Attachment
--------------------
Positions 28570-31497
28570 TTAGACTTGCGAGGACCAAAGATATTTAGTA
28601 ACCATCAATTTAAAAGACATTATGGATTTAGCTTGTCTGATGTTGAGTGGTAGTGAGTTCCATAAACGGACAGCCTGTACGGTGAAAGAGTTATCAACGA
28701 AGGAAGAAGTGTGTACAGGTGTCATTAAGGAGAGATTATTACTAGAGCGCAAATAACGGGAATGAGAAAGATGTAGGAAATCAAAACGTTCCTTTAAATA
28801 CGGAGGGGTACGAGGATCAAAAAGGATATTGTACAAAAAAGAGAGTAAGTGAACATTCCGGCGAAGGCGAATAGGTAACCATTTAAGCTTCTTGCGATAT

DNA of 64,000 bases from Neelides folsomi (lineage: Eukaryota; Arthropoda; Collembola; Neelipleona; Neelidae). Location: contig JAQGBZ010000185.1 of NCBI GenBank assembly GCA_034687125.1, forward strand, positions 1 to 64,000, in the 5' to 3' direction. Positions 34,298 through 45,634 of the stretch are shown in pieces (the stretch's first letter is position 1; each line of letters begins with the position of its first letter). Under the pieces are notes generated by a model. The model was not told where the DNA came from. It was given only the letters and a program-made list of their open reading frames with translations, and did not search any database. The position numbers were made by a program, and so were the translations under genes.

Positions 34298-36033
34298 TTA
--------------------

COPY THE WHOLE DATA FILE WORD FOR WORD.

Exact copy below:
Positions 28570-31497
28570 TTAGACTTGCGAGGACCAAAGATATTTAGTA
28601 ACCATCAATTTAAAAGACATTATGGATTTAGCTTGTCTGATGTTGAGTGGTAGTGAGTTCCATAAACGGACAGCCTGTACGGTGAAAGAGTTATCAACGA
28701 AGGAAGAAGTGTGTACAGGTGTCATTAAGGAGAGATTATTACTAGAGCGCAAATAACGGGAATGAGAAAGATGTAGGAAATCAAAACGTTCCTTTAAATA
28801 CGGAGGGGTACGAGGATCAAAAAGGATATTGTACAAAAAAGAGAGTAAGTGAACATTCCGGCGAAGGCGAATAGGTAACCATTTAAGCTTCTTGCGATAT

DNA of 64,000 bases from Neelides folsomi (lineage: Eukaryota; Arthropoda; Collembola; Neelipleona; Neelidae). Location: contig JAQGBZ010000185.1 of NCBI GenBank assembly GCA_034687125.1, forward strand, positions 1 to 64,000, in the 5' to 3' direction. Positions 34,298 through 45,634 of the stretch are shown in pieces (the stretch's first letter is position 1; each line of letters begins with the position of its first letter). Under the pieces are notes generated by a model. The model was not told where the DNA came from. It was given only the letters and a program-made list of their open reading frames with translations, and did not search any database. The position numbers were made by a program, and so were the translations under genes.

Positions 34298-36033
34298 TTA